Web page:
Terry Jennings’ extraordinary 1960 composition Piece for Cello and Saxophone is finally receiving a proper release, thanks to the Los Angeles label Saltern.
The work was arranged in just intonation by the great La Monte Young, and performed by cellist Charles Curtis. (Despite its title, the composition does not feature saxophone.) Sometimes referred to as pure intonation, just intonation involves musical intervals tuned as whole-number frequency ratios.
Curtis’ performance was recorded in 2016. His interpretation of Jennings’ minimalist vision is the result of “more than 25 years of dedication to the piece,” according to the notes that accompany the new release.
It is inspired, in exactly the kind of understated manner that an important work like this deserves. Give yourself over to the full 85-minute recording and you will find the cello’s vibrations resonating inside of you.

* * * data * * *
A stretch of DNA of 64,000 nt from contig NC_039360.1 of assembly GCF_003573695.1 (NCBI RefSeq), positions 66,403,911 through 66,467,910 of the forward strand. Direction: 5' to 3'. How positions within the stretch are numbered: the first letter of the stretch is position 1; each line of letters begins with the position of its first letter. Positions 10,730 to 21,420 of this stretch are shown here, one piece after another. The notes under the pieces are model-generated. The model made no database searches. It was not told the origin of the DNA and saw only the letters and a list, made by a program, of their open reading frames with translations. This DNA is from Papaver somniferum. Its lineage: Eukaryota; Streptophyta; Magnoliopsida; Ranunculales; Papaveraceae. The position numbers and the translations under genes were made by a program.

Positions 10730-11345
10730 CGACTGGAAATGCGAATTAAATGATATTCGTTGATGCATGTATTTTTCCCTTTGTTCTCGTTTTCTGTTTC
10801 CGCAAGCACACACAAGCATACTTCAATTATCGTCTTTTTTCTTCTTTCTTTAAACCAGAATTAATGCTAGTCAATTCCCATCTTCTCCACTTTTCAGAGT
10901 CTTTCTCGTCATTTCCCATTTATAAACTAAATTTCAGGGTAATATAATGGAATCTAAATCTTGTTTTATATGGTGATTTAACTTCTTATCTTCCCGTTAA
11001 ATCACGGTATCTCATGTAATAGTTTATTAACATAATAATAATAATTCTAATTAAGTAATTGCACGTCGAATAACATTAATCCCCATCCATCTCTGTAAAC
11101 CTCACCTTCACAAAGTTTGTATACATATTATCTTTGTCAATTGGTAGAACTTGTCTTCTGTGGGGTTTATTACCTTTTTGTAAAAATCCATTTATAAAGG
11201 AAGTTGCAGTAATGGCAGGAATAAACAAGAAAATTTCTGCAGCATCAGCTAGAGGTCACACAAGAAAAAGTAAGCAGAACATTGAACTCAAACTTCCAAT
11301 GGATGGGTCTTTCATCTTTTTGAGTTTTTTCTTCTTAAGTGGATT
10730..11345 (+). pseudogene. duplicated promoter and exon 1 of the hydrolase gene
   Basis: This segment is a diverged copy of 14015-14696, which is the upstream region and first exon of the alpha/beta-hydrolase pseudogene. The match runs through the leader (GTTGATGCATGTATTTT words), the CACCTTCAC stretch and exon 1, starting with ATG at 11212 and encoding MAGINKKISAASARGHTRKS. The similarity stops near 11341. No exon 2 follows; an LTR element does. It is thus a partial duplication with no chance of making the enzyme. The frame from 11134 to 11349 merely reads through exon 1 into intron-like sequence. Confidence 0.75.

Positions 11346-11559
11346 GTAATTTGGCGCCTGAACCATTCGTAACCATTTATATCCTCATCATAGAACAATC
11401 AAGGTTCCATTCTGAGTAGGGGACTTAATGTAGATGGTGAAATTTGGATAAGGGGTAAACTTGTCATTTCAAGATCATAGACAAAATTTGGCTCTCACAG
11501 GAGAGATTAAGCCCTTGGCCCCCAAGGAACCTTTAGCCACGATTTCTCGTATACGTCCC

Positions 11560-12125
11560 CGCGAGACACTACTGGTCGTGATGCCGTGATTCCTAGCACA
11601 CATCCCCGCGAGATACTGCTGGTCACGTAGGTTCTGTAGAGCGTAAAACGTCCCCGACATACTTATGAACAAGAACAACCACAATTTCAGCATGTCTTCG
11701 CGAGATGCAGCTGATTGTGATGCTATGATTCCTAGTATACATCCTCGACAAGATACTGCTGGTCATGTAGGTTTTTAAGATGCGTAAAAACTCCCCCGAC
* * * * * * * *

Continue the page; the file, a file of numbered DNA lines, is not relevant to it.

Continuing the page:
Jennings passed in his early 40s after working closely with La Monte Young, Terry Riley and other early minimalists. While younger greats like Harold Budd have pointed to this piece as an important influence, it has received far too little recognition before now. The same must be said of Jennings himself.
Saltern is planning a double-vinyl package in addition to the digital download. Both are set for release on July 1.